Director Steven Soderbergh is here to deliver his take on the Jason Bourne-style, double-cross actioner genre with Haywire, a film with an intriguing “whodunnit” plot and a bend toward a more realistic presentation of filmed fight scenes, which works far more than it fails. Loaded with a strong supporting cast, Soderbergh has turned to MMA fighter Gina Carano as his lead actress, playing Mallory, a black ops agent betrayed by someone higher up on the food chain and as she evades the authorities she’s also attempting to find out who’s responsible.
Haywire has a bounce and a pulse thanks to an intriguing plot from screenwriter Lem Dobbs (The Limey) and a score from David Holmes that plays a bit more upbeat than his scores for Soderbergh’s Ocean’s trilogy, but definitely has a similar vibe. The story also attempts to rely as little as possible on the inclusion of technology, which has become a placeholder for skill in action films where the protagonist must do whatever they can to even the odds. This is a lowdown and dirty grind and it works for the most part, some scenes bumping up against excellent while there were a few that still need a jolt of energy.
To be specific, and yet skirt the details so as not to spoil the film, at the outset we get an immediate feel for the action as Mallory is confronted by a fellow agent, tasked with bringing her in after a job we can only assume didn’t go as planned. She wasn’t interested in going anywhere and in the middle of a roadside coffee shop a fight breaks out, close proximity shots are fired and Mallory makes her getaway and much of the back-story is filled in from that point as she relays the story of how she ended up where she was to the young man (Michael Angarano) whose car she just confiscated.
Why would she tell a stranger her story? Well, it makes more sense inside the plot of the film than it does on paper, but trust me, as far as movies relying on flashbacks go, this one works.
The approach to the fighting in this opening scene is mimicked at least three more times, it could be more, I can’t really remember, but in most cases, once the fists begin to fly the music stops and the action is all we have to count on. It was a refreshing change from the “thwack” and “pow” brute force style of fighting we’re used to seeing, but as the film’s pulse increases the action stumbles on occasion and has more of the appearance of a clumsy wrestling match than it does a fight. I know, in real lige fights don’t play out in the beautifully choreographed nature they do in the majority of films, but it would have been nice to just once not have to endure the thuds of a lengthy grappling sequence and just have Mallory do a little more ass kicking.
My biggest beef comes during a beach side kerfuffle in which Soderbergh does his best to play with the surf and setting sun as an accompanying aesthetic to a tumble in the sand. The scene ends up lacking any kind of real energy and instead had me looking off in the distance for Daniel-son and Mr. Miyagi practicing crane kicks.
However, that kind of disappointment was few and far between in Haywire. One moment I simply have to call out as something that really captured my attention despite how simple it seems. Shot at a wide angle, this scene features two characters having a conversation while standing about ten feet apart in a plane hanger. Both are captured almost entirely in silhouette, with a lone jet and the desert serving as the background, when all of a sudden I noticed movement off the left side of the screen. It disappeared only to resurface briefly before again disappearing. What was it? Was it some sort of desert animal that by chance wandered into the shot? No, it was a tumbleweed that soon began rolling across the tarmac and off the right side of the screen.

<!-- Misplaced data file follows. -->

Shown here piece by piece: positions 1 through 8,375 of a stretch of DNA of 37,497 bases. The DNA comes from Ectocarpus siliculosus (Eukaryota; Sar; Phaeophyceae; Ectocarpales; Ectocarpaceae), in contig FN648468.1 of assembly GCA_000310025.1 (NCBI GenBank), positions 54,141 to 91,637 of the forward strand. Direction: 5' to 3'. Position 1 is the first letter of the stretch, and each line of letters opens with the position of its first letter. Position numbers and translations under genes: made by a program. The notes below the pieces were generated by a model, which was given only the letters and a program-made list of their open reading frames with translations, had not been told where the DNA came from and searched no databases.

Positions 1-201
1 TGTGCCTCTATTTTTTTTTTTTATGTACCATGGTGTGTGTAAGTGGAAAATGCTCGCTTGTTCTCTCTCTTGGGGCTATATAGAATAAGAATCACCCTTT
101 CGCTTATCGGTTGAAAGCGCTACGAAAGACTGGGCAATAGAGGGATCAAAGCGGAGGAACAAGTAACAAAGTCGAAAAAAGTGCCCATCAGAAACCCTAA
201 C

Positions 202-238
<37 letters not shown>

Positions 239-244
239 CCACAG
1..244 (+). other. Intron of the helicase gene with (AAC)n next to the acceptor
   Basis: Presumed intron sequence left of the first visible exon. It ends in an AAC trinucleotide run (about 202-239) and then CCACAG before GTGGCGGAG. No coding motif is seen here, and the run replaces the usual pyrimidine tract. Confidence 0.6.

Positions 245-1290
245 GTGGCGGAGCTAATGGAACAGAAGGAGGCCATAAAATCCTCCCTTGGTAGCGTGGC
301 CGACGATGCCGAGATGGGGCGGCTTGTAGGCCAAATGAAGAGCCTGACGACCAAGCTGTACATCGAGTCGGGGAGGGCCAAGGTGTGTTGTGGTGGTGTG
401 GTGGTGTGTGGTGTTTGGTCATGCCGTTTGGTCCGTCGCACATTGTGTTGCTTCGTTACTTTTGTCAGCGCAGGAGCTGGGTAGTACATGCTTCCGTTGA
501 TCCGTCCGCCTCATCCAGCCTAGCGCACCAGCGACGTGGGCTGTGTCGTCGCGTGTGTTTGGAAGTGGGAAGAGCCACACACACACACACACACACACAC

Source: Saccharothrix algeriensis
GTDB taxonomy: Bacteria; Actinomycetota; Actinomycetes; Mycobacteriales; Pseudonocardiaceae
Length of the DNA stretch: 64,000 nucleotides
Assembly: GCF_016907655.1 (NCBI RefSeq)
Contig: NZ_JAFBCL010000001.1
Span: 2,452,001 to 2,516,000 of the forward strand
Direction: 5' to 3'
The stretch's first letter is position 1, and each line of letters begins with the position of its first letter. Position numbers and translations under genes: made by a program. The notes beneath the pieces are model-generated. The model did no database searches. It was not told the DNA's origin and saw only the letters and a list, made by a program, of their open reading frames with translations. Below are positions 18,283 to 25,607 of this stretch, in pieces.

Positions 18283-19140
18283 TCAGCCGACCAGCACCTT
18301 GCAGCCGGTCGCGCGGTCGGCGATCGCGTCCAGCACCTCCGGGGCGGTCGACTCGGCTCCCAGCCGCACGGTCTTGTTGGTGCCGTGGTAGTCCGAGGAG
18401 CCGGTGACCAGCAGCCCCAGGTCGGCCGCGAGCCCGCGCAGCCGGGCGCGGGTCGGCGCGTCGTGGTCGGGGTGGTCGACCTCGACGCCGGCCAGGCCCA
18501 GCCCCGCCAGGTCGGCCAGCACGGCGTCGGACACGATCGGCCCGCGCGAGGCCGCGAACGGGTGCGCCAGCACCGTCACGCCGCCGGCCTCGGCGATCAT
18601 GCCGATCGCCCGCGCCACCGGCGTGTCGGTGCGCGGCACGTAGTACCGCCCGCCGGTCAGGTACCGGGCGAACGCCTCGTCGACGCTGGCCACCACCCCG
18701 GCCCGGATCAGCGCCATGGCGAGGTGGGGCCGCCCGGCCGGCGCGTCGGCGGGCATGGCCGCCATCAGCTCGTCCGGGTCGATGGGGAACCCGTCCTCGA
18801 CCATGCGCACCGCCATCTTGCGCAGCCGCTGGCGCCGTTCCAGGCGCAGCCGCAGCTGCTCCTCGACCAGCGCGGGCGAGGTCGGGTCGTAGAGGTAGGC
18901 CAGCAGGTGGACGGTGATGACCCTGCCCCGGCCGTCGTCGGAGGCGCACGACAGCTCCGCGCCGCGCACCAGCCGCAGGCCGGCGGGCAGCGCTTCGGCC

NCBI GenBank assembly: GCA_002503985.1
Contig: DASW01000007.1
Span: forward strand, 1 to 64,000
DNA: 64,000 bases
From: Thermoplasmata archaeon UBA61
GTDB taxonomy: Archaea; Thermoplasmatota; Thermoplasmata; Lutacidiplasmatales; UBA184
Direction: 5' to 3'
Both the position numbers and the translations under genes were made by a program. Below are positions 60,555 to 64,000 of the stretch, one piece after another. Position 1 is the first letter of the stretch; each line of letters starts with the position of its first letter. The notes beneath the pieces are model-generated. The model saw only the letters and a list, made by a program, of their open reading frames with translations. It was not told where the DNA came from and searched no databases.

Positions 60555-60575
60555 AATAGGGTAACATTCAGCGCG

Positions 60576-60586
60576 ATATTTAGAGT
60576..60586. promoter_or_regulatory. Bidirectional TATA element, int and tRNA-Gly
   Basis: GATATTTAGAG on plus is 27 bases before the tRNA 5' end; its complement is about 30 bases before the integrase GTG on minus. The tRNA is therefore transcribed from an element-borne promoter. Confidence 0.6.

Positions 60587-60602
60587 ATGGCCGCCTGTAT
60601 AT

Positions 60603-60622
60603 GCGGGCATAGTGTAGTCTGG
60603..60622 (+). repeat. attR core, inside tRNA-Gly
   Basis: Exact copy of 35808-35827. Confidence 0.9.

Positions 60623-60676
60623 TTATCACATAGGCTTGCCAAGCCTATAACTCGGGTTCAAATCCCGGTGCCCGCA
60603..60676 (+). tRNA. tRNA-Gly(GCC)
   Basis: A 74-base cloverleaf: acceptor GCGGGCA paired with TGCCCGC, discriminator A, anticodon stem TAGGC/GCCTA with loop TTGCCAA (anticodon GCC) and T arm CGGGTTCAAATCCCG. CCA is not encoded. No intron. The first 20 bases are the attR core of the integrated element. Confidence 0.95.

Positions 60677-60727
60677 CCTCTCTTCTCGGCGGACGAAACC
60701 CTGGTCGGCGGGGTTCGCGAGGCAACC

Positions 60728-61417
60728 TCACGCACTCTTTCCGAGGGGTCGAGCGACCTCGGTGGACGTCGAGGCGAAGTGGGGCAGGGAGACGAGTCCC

Whether it was planned or a happy accident, that tumbleweed supplied a moment that ensured a certain level of sheer authenticity that Soderbergh manages to capture better than most directors out there. It was small, subtle and most people may not even notice it, but I can almost assure you the scene wouldn’t be the same without it, whether you notice it or not.
Of course, when you’re this attentive to details you open yourself up to scrutiny, such as when the solution to a massive foot chase simply ends with the person being chased evading capture by slipping into a green hoody and walking with their head down. Seriously? Come on. I don’t want to go into further details so as not to spoil this portion of the film, but it’s infuriating to see so much work go into the nuts and bolts of a feature to see such a lazy resolution to a sticky situation.
As the film’s lead, Carano serves her character well just as pornstar Sasha Grey did in Soderbergh’s The Girlfriend Experience, but doesn’t blow the doors off to any great extent. It doesn’t hurt that she’s accompanied by a supporting cast that includes Ewan McGregor, Michael Fassbender, Michael Douglas, Antonio Banderas, Bill Paxton in a role that suits his particular style of acting and even Channing Tatum turns in a solid performance.
Haywire, however, is likely to play like Drive did to the Fast and the Furious portion of the audience. I watched the trailer only after watching the film and was disappointed to see so much of the story given away leaving only the “Why?” to be answered for those that have seen it more than once. The film also doesn’t play quite as upbeat as the trailer, which may cause some to be bored with the action on screen.
While I compared it to the Bourne franchise of films, Haywire is Soderbergh’s interpretation of those kinds of movies. This is his dialed-back and authentic answer to the frenetic pacing and shot choices of those films. He allows the camera to stand back and bear witness as opposed to getting in the middle of things while other times throwing you in the driver’s seat in a film that’s rare nowadays, but one I bet many of you will enjoy.